Another technique investigated was connecting a barbiturate IV into one arm and an amphetamine IV into the other. The barbiturates were released into the person first, and as soon as the person began to fall asleep, the amphetamines were released. The person would then begin babbling incoherently, and it was sometimes possible to ask questions and get useful answers.
Declassified MKUltra documents indicate hypnosis was studied in the early 1950s. Experimental goals included: the creation of “hypnotically induced anxieties,” “hypnotically increasing ability to learn and recall complex written matter,” studying hypnosis and polygraph examinations, “hypnotically increasing ability to observe and recall complex arrangements of physical objects,” and studying “relationship of personality to susceptibility to hypnosis.” Experiments were conducted with drug induced hypnosis and with anterograde and retrograde amnesia while under the influence of such drugs.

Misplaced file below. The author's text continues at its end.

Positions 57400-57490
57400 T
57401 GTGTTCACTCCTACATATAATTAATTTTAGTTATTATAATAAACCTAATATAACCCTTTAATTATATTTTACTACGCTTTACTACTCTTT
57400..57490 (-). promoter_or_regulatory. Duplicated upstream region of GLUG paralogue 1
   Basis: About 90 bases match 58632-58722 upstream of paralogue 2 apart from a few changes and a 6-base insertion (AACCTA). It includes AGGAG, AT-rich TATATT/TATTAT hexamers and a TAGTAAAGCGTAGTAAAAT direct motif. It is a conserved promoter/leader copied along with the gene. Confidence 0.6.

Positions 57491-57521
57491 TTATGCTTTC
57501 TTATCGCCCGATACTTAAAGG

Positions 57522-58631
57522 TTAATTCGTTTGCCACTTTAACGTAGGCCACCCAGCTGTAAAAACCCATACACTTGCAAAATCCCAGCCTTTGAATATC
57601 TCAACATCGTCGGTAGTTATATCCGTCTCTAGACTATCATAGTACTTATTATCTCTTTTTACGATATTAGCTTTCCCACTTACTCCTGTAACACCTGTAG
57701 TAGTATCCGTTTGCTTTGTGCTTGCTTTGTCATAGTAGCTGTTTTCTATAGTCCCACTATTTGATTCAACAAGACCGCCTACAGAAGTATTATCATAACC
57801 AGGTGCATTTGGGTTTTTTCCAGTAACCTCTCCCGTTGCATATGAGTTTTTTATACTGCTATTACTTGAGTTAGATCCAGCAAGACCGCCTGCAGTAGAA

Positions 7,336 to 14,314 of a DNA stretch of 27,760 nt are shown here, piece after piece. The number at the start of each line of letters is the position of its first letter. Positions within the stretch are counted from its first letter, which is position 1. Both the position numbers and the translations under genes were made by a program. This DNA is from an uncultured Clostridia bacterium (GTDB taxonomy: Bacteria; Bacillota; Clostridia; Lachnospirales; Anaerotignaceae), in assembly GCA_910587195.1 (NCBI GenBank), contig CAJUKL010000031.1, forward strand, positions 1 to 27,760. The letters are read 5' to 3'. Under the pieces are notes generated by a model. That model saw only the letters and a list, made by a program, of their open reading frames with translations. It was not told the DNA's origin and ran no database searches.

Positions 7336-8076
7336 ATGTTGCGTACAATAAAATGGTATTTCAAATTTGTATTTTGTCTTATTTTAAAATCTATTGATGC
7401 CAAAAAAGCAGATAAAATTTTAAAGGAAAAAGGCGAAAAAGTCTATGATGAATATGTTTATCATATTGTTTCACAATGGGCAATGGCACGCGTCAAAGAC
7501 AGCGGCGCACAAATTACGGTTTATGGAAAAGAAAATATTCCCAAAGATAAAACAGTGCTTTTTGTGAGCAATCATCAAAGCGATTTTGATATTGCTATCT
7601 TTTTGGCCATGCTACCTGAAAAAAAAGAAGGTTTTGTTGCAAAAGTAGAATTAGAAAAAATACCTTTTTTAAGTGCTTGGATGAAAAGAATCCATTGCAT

The experiments were exported to Canada when the CIA recruited Scottish psychiatrist Donald Ewen Cameron, creator of the “psychic driving” concept, which the CIA found particularly interesting. Cameron had been hoping to correct schizophrenia by erasing existing memories and reprogramming the psyche. He commuted from Albany, New York, to Montreal every week to work at the Allan Memorial Institute of McGill University and was paid $69,000 from 1957 to 1964 ($543,100 in 2016 dollars) to carry out MKUltra experiments there.
These research funds were sent to Dr. Cameron by a CIA front organization, the Society for the Investigation of Human Ecology, and as shown in internal CIA documents, Cameron did not know that the money originated from the CIA.In addition to LSD, Cameron also experimented with various paralytic drugs as well as electroconvulsive therapy at thirty to forty times the normal power.